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AutoCAD®

2006

Dynamic Blocks in AutoCAD 2006


Part 2 of 3: Inventory of Block Editor, Commands,
Parameters, Actions, and Parameter Sets

By Ellen Finkelstein, EllenFinkelstein.com


Author of AutoCAD 2006 and AutoCAD LT 2006 Bible

This second of three white papers on Dynamic Blocks in AutoCAD® 2006 documents the
software’s parameters, actions, and parameter sets so that you can discover how they might
best apply to your situation. The white paper includes the following:
• A brief overview of the capabilities of Dynamic Blocks
• An explanation of the Block Editor, where you create Dynamic Blocks
• Tables of parameters, actions, and parameter sets, including an explanation of which
parameters and actions you can pair
For those new to Dynamic Blocks, Part 1 presents an overview of Dynamic Blocks and a
quick-start tutorial.
DYNAMIC BLOCKS IN AUTOCAD 2006: PART 2

Capabilities of Dynamic Blocks


It’s hard to list all the capabilities of Dynamic Blocks because you can combine features to
make new ones. But a basic list can help you decide how you could benefit from using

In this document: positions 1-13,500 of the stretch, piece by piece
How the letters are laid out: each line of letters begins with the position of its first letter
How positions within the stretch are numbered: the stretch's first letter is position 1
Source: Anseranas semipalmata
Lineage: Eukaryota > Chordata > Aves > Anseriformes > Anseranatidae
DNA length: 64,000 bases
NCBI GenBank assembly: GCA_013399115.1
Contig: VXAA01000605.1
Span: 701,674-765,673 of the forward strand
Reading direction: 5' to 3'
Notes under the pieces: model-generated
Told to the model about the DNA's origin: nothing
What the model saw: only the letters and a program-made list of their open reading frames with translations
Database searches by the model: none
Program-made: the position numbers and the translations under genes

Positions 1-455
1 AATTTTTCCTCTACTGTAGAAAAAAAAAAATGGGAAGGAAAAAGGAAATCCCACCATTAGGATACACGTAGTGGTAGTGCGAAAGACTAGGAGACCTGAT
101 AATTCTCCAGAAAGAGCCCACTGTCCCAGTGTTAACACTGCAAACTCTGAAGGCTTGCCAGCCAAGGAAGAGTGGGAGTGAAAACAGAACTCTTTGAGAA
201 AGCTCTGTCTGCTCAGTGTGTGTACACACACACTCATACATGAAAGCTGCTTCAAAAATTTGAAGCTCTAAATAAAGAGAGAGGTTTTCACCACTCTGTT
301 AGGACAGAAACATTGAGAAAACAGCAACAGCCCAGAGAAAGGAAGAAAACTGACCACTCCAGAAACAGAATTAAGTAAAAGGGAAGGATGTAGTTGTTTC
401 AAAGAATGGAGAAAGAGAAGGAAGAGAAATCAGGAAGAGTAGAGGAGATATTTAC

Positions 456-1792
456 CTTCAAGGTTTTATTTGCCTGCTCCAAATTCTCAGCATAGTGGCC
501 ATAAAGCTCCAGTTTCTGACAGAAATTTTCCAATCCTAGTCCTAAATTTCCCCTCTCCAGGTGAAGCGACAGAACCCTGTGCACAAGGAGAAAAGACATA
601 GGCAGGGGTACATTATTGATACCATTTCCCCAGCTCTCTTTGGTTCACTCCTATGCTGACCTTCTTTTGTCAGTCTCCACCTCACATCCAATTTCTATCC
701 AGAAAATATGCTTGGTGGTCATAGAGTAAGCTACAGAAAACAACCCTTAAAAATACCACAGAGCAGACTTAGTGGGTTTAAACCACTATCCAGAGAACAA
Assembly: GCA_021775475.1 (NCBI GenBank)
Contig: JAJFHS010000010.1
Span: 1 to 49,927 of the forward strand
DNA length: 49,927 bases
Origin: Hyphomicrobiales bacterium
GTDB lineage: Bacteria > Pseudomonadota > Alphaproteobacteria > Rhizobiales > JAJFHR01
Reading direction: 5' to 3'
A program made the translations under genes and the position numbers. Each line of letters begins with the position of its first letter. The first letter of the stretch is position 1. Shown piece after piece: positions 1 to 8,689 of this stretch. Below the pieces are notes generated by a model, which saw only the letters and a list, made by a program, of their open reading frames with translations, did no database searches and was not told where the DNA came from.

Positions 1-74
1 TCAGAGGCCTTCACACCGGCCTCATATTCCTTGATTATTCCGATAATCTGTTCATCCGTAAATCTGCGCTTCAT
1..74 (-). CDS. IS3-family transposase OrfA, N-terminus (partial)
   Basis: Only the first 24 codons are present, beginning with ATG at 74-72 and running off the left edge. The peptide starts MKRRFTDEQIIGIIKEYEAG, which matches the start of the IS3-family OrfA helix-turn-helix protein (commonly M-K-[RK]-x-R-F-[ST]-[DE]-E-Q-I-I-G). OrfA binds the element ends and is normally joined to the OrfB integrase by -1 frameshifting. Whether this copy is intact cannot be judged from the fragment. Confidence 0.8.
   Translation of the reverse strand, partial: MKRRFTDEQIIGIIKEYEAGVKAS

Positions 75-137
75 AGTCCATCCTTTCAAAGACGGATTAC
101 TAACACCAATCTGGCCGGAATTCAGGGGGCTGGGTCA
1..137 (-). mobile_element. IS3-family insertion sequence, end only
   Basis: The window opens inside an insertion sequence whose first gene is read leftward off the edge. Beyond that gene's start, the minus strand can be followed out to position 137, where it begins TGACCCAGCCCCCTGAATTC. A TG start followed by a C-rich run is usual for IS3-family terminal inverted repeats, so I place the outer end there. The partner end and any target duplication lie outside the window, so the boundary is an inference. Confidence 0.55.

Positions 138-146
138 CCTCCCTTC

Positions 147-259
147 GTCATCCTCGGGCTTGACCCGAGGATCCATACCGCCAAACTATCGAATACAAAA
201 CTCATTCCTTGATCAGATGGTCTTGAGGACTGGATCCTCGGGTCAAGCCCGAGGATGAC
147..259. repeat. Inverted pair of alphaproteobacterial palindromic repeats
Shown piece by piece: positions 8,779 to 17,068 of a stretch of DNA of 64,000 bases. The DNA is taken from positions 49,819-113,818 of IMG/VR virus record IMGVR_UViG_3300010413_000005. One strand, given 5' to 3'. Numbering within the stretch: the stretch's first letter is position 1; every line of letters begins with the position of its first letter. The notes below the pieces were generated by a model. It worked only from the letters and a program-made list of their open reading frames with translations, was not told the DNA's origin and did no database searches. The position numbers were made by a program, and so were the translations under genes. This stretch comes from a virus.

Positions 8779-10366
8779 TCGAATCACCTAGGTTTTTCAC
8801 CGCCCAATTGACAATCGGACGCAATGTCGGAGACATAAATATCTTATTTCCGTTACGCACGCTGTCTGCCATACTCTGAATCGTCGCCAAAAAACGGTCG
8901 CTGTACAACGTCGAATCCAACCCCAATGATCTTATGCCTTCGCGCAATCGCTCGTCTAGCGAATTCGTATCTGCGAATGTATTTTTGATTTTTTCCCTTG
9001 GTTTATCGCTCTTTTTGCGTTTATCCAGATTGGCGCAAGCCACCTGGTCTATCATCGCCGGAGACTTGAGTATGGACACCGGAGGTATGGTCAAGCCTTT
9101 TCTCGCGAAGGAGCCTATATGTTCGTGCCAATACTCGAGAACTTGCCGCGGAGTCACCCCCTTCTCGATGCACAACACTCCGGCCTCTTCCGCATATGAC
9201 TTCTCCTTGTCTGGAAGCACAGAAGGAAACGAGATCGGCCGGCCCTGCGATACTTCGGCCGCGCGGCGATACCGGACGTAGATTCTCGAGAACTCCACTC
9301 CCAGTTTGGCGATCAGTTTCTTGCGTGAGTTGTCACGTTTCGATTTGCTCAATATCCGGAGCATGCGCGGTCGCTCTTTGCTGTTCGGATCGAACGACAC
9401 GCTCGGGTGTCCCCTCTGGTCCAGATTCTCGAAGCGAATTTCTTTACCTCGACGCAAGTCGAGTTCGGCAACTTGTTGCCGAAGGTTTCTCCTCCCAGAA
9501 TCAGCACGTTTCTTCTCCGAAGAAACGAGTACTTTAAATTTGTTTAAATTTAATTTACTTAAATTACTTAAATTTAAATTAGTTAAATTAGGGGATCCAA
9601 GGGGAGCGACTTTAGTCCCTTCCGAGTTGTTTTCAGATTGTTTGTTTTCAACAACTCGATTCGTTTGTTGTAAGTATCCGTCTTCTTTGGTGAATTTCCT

Dynamic Blocks. When you start to create Dynamic Blocks, you can also use this list to
determine which features to add to each block. Each of these actions can apply
independently to any component within the block. A Dynamic Block can do the following:
• Move based on a point, linear distance, polar distance (both a distance and an angle), or
XY distance (distances along X and Y axes)
• Scale based on a linear distance, polar distance, or XY distance
• Stretch based on a point, linear distance, polar distance, or XY distance
• Rotate
• Stretch and rotate (polar stretch)
• Align (the entire block) to existing objects
• Flip along an axis (like the Mirror command)
• Array based on a linear distance, polar distance, or XY distance
• Take a value from a lookup table
• Become visible or invisible
Important additional features are the ability to connect changes, so that changing one
component automatically changes another one; set a multiplier so that one object moves or
stretches a percentage factor of another object; and specify which grips can be used as
insertion base points.
As you can see, Dynamic Blocks offer many capabilities, enabling you to create blocks that